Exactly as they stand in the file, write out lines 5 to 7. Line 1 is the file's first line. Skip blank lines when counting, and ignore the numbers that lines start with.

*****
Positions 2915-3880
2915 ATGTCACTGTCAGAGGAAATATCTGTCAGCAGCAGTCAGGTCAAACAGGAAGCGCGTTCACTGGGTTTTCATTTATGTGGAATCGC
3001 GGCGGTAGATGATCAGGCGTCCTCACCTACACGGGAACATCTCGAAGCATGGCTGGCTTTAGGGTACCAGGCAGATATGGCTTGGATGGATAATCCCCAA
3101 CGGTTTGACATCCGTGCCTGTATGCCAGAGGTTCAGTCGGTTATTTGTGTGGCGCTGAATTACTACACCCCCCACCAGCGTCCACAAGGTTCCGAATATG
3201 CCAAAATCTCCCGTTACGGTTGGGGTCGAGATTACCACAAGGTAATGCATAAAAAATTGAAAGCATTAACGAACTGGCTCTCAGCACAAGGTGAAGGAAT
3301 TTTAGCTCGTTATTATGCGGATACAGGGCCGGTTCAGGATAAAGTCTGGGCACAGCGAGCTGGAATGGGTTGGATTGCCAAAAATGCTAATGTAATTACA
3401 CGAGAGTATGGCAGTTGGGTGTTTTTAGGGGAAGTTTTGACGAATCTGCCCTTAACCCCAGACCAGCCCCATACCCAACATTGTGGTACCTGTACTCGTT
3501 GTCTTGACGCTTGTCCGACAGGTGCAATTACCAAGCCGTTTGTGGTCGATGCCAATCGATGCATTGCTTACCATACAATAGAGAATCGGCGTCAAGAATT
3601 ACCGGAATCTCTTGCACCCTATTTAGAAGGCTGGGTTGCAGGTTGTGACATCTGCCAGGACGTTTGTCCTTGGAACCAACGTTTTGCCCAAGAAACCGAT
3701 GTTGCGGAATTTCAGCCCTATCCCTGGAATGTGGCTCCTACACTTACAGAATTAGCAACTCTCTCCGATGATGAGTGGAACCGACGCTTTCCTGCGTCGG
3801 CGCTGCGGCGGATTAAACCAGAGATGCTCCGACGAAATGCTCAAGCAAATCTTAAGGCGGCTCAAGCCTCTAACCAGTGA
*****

3201 CCAAAATCTCCCGTTACGGTTGGGGTCGAGATTACCACAAGGTAATGCATAAAAAATTGAAAGCATTAACGAACTGGCTCTCAGCACAAGGTGAAGGAAT
3301 TTTAGCTCGTTATTATGCGGATACAGGGCCGGTTCAGGATAAAGTCTGGGCACAGCGAGCTGGAATGGGTTGGATTGCCAAAAATGCTAATGTAATTACA
3401 CGAGAGTATGGCAGTTGGGTGTTTTTAGGGGAAGTTTTGACGAATCTGCCCTTAACCCCAGACCAGCCCCATACCCAACATTGTGGTACCTGTACTCGTT